UAE first state outside China to produce Sinopharm vaccine
Beijing also signs a 25-year deal with Iran outlining economic, political and trade relations
The United Arab Emirates (UAE) will become the first country to produce China’s Sinopharm vaccine abroad in a deal that deepens Beijing’s influence in the Arab Gulf, long a bastion of US power.
Gulf Pharmaceutical Industries said on Sunday it signed a contract to start manufacturing the vaccine from April, making UAE the first Gulf state to set up a coronavirus vaccine production facility and boosting its efforts to become a supply hub to the Middle East and beyond.
The agreement with Abu Dhabi’s G42 Medications Trading didn’t include details on how many doses will be manufactured. G42, which describes itself as an artificial intelligence and cloud computing firm, had helped roll out trials of the Sinopharm vaccine in the country.
The state-backed Sinopharm vaccine was approved in the UAE last year after local late-stage trials showed it was 86% effective in preventing infections. The country has since overseen one of the world’s fastest inoculation drives, with most people having received the Chinese vaccine.
The deal will bolster UAE’s ties with Beijing, which have strengthened since 2018 when President Xi Jinping visited Abu Dhabi and agreed to upgrade relations to China’s highest level. Foreign Minister Wang Yi, in the UAE for an official visit, said on Saturday the countries will expedite bilateral production of vaccines.
“It is a really clear signal that the UAE is China’s most trusted partner in the Middle East and it creates linkages with other countries in the region” said Jonathan Fulton, assistant professor at Abu Dhabi’s Zayed University and a specialist in China-Gulf relations.
Beijing has been building stronger Middle East links as part of its Belt and Road Initiative. On Saturday, it signed a 25-year deal with Iran outlining economic, political and trade relations. That poses an immediate challenge to US President Joe Biden’s administration as it seeks leverage with Tehran over resurrecting the 2015 nuclear deal.
Fulton described the Iran deal as aspirational. “The UAE relationship is not aspirational, they are deep into the implementation of it,” he said. “This shows the depth and the breadth of the involvement.”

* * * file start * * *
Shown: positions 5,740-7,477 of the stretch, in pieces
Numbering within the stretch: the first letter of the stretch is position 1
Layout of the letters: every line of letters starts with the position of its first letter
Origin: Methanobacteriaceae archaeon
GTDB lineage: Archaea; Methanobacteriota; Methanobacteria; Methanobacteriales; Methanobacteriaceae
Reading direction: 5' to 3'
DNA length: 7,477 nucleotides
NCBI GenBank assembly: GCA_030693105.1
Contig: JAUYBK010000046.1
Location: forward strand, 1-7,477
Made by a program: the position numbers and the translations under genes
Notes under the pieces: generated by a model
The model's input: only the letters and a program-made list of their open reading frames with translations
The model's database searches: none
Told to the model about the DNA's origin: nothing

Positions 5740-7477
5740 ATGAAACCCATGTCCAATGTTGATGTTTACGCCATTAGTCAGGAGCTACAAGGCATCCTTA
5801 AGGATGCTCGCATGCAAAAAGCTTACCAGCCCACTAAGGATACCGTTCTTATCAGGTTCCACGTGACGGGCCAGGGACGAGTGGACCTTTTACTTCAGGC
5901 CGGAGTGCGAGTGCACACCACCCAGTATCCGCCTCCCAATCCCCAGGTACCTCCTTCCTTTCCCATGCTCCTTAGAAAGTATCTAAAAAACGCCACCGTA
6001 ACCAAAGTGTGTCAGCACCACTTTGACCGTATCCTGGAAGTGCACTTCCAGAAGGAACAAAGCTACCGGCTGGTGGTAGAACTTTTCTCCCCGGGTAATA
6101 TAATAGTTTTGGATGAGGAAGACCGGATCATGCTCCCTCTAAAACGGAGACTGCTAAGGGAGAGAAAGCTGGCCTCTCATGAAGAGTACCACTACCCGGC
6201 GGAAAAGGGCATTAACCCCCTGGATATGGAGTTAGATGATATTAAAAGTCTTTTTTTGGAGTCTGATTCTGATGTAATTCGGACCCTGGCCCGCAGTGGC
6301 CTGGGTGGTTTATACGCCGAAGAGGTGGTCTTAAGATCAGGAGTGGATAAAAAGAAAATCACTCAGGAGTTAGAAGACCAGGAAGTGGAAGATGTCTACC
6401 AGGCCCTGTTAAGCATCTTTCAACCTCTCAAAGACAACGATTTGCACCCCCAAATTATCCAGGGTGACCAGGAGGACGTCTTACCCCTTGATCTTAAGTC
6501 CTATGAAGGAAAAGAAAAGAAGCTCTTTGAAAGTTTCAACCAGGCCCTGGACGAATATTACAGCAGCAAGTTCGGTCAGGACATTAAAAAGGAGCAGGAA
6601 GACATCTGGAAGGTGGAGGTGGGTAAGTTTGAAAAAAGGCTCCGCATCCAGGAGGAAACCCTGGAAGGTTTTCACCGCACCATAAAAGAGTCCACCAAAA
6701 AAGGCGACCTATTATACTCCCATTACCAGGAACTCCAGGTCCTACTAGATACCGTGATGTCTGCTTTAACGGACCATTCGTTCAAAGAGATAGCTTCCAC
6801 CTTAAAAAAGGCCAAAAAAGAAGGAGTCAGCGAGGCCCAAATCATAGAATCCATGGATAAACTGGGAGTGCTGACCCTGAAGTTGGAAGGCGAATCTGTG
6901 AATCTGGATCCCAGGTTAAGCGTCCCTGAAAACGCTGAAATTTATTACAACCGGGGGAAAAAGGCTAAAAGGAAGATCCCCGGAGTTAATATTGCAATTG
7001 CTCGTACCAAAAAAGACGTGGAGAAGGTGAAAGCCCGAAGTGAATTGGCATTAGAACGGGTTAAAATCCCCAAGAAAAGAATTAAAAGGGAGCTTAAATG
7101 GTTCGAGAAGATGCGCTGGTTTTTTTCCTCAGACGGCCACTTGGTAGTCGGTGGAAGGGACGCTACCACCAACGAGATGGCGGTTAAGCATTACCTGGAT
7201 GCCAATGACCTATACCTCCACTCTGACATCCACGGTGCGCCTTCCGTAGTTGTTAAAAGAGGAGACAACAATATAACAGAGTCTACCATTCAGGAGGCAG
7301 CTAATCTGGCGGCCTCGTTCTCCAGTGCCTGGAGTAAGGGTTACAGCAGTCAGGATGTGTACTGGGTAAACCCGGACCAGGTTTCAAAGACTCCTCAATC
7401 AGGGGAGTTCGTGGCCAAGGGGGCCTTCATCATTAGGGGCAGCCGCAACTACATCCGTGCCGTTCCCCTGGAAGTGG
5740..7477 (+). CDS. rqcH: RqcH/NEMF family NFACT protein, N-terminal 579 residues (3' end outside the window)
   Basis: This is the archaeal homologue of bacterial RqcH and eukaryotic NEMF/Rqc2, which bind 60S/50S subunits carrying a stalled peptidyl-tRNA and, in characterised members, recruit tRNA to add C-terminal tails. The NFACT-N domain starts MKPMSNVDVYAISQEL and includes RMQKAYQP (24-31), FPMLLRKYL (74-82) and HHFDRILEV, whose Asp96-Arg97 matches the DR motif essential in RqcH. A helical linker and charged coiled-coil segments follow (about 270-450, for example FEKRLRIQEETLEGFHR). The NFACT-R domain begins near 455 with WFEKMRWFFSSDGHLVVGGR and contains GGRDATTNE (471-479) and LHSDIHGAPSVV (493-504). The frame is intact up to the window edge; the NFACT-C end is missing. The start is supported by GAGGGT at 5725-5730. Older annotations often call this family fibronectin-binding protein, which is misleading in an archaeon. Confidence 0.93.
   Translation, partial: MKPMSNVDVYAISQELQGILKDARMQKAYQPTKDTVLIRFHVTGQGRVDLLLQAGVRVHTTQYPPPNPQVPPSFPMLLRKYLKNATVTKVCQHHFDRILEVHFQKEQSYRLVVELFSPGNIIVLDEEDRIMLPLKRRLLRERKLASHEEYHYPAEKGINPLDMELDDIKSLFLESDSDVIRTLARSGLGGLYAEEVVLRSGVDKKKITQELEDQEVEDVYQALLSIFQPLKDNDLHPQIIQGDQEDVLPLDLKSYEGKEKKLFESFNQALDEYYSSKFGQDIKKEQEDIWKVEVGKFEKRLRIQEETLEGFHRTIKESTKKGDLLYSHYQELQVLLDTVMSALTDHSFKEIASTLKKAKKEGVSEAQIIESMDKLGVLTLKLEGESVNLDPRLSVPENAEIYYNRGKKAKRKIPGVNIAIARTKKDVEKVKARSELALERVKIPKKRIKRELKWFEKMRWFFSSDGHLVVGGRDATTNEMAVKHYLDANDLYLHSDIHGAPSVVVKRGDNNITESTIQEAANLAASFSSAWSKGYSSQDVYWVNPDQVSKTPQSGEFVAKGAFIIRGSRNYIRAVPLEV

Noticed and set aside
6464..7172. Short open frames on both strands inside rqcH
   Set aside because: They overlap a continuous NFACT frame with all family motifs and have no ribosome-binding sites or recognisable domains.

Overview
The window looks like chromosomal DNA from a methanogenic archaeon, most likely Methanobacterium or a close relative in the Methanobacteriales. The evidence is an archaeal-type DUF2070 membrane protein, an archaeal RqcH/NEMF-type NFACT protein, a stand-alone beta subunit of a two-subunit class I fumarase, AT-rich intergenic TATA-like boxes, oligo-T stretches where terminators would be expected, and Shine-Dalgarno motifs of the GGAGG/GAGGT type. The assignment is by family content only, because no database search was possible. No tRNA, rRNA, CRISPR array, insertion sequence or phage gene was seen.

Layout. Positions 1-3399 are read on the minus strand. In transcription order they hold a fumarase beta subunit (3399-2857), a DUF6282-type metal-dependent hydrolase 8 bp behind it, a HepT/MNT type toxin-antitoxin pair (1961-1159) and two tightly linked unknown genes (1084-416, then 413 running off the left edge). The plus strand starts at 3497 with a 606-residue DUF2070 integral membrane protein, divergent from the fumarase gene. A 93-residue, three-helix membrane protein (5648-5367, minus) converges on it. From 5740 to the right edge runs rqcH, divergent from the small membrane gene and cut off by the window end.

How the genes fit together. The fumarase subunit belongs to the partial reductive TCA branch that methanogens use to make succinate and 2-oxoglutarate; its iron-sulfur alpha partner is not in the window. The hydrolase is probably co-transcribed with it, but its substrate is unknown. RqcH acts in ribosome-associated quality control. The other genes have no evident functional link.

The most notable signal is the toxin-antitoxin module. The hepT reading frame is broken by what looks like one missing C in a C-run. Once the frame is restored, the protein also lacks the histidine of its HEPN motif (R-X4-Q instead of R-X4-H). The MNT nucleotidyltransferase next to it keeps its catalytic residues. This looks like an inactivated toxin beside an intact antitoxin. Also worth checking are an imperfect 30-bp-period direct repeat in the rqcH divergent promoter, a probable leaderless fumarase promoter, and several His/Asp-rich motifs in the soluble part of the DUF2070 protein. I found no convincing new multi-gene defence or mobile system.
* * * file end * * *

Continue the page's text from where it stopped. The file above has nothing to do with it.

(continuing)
The UAE is keen to expand its influence in China and other fast-growing markets in Asia. China was the UAE’s second-largest trading partner in 2019 after India, with $55.9bn in total trade — more than double what it had with the US that year, according to data compiled by Bloomberg.
While the UAE has approved vaccines from Pfizer and AstraZeneca, as well as Russia’s Sputnik V, its inoculation programme hinged on Sinopharm given early availability and the potential to produce the shots locally — key to the UAE’s aspirations of becoming a supply hub.
The Sinopharm vaccine can be transported and stored at normal refrigerated temperatures, making it a candidate for the developing world. The company’s annual production capacity for Covid vaccines is set to reach 3-billion doses, its chair Yu Qingming said in March, without giving a time frame.
In November, Abu Dhabi launched the Hope Consortium, a logistics grouping with the capacity to distribute more than 6-billion vaccine doses. The consortium includes the emirate’s department of health, Etihad Cargo, Abu Dhabi Ports, Rafed and SkyCell.
In neighbouring Dubai, companies including Emirates airline, ports operator DP World and Dubai Airports have also formed an alliance to move 2-billion doses of vaccines around the world in 2021, focusing on emerging markets.
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